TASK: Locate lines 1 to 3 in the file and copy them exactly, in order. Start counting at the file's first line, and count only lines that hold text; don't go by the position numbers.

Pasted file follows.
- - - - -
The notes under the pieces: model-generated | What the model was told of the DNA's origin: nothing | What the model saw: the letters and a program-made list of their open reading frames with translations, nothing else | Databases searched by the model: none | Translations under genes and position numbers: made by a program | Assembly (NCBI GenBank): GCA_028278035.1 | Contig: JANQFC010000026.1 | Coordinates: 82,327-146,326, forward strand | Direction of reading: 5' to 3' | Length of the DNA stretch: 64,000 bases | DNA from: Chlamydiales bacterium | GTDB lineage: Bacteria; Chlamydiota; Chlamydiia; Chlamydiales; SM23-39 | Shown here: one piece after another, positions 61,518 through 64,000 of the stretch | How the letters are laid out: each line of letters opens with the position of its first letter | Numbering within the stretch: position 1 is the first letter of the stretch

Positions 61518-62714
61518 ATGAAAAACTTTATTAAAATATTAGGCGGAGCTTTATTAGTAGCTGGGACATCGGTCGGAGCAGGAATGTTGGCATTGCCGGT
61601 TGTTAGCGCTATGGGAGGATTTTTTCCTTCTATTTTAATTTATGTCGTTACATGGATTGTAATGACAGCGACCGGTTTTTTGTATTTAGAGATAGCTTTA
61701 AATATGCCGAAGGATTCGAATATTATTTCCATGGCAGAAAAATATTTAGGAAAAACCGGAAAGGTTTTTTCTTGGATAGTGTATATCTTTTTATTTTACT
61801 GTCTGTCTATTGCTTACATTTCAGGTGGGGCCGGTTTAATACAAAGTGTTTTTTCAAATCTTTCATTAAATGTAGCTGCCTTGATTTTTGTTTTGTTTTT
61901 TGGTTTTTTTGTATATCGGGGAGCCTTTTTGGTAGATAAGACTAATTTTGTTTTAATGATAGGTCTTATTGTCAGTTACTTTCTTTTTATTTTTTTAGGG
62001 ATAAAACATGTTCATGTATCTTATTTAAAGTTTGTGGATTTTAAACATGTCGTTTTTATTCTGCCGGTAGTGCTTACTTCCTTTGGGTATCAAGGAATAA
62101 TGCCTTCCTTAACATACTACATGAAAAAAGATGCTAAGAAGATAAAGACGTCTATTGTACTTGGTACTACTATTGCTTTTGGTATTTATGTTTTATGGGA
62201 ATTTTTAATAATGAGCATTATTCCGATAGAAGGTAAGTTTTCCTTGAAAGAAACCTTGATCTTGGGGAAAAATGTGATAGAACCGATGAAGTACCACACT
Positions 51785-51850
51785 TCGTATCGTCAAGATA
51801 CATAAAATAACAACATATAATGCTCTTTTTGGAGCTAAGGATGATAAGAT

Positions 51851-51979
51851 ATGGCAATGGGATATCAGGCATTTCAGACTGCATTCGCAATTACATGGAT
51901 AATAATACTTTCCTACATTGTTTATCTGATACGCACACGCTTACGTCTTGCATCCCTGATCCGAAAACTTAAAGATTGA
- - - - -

The notes under the pieces: model-generated | What the model was told of the DNA's origin: nothing | What the model saw: the letters and a program-made list of their open reading frames with translations, nothing else | Databases searched by the model: none | Translations under genes and position numbers: made by a program | Assembly (NCBI GenBank): GCA_028278035.1 | Contig: JANQFC010000026.1 | Coordinates: 82,327-146,326, forward strand | Direction of reading: 5' to 3' | Length of the DNA stretch: 64,000 bases | DNA from: Chlamydiales bacterium | GTDB lineage: Bacteria; Chlamydiota; Chlamydiia; Chlamydiales; SM23-39 | Shown here: one piece after another, positions 61,518 through 64,000 of the stretch | How the letters are laid out: each line of letters opens with the position of its first letter | Numbering within the stretch: position 1 is the first letter of the stretch

Positions 61518-62714
61518 ATGAAAAACTTTATTAAAATATTAGGCGGAGCTTTATTAGTAGCTGGGACATCGGTCGGAGCAGGAATGTTGGCATTGCCGGT